Spring Cleaning After Eden
In a perfect world, homes clean themselves.
There are no epic battles waged between
dust and vacuum cleaners, mud and mops,
order and chaos. Who could live in such
a place, she wonders as she thinks of Eden,
how her hands were idle, how she tiptoed
through a home she never felt she owned.
Here, the clutter’s hers and hers alone
to clear. She is the savior of this home –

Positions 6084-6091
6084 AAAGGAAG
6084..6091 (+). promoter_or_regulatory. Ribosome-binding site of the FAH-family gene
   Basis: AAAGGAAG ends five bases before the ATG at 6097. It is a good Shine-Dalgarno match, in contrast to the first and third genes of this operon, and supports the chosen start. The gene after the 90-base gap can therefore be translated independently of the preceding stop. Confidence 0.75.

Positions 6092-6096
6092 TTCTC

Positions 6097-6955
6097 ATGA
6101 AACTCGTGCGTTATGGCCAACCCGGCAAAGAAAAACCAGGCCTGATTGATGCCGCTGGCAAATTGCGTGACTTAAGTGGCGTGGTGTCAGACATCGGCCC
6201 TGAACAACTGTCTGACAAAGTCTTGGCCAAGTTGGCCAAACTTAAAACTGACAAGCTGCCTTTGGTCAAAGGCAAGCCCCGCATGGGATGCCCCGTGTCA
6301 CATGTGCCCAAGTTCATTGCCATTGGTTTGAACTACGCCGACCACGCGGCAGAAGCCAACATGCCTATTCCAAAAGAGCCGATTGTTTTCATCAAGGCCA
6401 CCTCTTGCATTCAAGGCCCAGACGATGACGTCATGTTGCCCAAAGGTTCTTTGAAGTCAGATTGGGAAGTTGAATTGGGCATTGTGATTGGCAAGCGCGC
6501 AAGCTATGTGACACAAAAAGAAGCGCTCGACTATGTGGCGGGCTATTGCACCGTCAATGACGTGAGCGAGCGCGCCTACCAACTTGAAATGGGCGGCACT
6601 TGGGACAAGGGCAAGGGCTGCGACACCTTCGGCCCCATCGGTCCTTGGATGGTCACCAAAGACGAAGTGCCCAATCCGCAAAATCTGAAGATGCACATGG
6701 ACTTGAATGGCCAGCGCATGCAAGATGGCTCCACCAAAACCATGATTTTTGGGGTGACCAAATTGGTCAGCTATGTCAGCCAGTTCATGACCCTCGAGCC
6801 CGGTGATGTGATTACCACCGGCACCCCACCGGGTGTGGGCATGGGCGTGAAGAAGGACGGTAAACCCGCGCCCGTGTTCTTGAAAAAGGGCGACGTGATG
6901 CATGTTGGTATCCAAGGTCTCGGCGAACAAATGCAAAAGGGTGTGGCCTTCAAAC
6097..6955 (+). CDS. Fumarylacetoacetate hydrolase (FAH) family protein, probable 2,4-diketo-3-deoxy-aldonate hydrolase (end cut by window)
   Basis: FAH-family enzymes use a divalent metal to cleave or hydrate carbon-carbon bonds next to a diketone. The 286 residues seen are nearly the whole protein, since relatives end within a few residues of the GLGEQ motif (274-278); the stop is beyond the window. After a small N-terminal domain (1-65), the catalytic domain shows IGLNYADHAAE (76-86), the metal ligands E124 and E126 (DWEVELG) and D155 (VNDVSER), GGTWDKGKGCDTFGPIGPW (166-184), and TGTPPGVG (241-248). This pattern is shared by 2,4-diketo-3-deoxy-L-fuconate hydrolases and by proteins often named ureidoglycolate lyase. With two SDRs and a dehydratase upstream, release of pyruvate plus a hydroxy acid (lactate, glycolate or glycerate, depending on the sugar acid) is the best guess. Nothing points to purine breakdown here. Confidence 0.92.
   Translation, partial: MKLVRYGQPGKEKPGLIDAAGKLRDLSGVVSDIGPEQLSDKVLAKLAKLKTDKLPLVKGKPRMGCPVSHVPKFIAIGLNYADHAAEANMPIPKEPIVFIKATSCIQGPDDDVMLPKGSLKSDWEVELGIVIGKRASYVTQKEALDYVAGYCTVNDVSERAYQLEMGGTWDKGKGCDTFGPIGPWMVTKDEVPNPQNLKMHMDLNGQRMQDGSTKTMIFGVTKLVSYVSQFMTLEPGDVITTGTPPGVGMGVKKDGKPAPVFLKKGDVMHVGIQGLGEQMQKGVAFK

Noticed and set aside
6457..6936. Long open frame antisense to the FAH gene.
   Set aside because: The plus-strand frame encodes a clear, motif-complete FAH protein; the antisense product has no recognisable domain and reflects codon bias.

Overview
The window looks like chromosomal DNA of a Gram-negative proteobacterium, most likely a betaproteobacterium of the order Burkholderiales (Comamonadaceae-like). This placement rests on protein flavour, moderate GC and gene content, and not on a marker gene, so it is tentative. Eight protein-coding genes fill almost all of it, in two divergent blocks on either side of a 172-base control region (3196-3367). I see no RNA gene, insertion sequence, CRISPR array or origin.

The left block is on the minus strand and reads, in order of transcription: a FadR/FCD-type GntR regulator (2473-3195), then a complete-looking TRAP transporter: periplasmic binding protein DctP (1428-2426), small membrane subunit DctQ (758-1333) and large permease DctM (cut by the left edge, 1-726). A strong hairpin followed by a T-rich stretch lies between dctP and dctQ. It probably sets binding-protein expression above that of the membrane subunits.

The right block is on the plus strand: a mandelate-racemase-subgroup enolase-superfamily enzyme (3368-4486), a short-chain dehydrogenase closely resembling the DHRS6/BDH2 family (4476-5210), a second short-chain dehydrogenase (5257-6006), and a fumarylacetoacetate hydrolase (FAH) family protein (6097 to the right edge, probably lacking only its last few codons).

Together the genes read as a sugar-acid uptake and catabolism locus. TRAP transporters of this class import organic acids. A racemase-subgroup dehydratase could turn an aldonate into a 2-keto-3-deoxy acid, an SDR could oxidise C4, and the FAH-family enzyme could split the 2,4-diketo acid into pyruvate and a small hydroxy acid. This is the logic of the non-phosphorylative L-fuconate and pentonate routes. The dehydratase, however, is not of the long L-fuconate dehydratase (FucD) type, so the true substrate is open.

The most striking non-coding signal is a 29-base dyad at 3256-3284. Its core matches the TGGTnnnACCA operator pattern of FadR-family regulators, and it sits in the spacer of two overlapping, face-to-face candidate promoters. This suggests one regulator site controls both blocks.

the one who sweeps the cat hair, scrubs the stains
that mar her countertops, fills up the trash,
with yesterday’s mistakes – the empty bag
of potato chips, the crumpled letters
of apology the size of fists,
the bitten apple core that’s turning umber.
She fills the trash and Adam rises up
from his Easy Chair, lets out a grunt
and takes it to the curb. His work is done.
Eve puts her hands on hips and heaves a sigh,
declares this tidy paradise their own.
by Katie Hoerth
Editor’s Note: The blank verse of this poem slips into the reader’s mind with ease, supporting the narrative’s easy lesson.